Previously the head of the Buffalo diocese, Quigley gained a national reputation for rooting out “socialism” in trade unions. Yet his appointment as archbishop in Chicago a dozen years earlier had been a surprise — as would the appointment of his successor.

Mundelein would later open a seminary named for Quigley.

Nov. 29, 1915: Selection of Mundelein to lead Chicago Catholics ‘a complete surprise’

The 43-year-old bishop, who had led the Diocese of Brooklyn since 1909, wasn’t well known here — so much so that several clergymen who were informed of the coming appointment told the Tribune that the dispatch may have been made in error. But the Vatican confirmed the decision days later.

To Mundelein, too, the announcement was a shock: “The appointment, which was a personal one from the holy father, came like a bolt from a clear sky,” he told reporters. “When I read the message I had to look again because I thought it must be a mistake.”

Mundelein, who was born to a poor German family in a Lower East Side tenement in New York, could trace his heritage to the early days of this country. His great-grandfather’s father helped build the first German Catholic church in the United States in 1834, and his maternal grandfather fell in battle as a Union soldier in the Civil War.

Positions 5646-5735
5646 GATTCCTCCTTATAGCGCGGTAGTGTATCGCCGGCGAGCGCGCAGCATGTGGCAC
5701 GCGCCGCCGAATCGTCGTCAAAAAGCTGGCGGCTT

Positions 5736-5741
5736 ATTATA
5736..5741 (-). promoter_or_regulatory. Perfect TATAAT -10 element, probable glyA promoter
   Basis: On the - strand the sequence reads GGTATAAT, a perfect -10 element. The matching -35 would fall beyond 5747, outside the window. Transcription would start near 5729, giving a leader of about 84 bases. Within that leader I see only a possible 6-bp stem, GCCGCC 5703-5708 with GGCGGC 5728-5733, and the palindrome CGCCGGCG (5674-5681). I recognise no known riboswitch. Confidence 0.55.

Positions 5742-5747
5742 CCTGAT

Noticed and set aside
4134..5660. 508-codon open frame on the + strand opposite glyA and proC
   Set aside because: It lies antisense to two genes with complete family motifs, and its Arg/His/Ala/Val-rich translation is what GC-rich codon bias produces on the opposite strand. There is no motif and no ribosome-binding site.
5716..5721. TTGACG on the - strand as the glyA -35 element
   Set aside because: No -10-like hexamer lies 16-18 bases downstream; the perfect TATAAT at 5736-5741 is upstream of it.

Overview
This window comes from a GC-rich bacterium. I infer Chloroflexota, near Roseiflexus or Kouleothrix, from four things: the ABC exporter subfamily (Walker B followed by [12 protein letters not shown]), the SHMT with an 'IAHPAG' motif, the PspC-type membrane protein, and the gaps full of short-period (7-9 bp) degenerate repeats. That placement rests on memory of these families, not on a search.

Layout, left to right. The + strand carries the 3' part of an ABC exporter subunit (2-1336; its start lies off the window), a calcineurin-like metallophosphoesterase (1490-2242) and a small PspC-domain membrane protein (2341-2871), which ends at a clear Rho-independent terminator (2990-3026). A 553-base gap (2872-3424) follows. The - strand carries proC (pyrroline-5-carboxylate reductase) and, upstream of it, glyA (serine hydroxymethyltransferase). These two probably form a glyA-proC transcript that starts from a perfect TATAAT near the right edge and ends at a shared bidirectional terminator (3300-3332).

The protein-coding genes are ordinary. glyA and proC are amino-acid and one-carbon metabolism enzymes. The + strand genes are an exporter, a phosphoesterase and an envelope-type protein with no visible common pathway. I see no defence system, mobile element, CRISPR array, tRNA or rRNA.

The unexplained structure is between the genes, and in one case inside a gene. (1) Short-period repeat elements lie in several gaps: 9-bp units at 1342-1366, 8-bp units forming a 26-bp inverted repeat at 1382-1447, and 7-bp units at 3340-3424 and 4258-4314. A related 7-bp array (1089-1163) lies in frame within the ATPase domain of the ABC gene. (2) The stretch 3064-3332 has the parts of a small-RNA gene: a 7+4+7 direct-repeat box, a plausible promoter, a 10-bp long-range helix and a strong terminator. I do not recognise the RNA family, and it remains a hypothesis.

Feb. 9, 1916: Becomes Chicago’s third archbishop

Just one day after arriving in Chicago for the first time, Mundelein was installed as archbishop of Chicago in a ceremony before thousands at Holy Name Cathedral.

“The last thought that leaves me at night and the first that comes to me in the morning, since I received this appointment, has been the importance of it and whether it was too big,” Mundelein told the congregation. “I can do all things if you help me. I am willing to take the burden and give up my life, if necessary. You must be generous in your sympathy, generous in your devotion; stay with me always, good times and bad.”

Feb. 10, 1916: ‘Groans and sounds of distress’ signs of poisoning at Mundelein’s banquet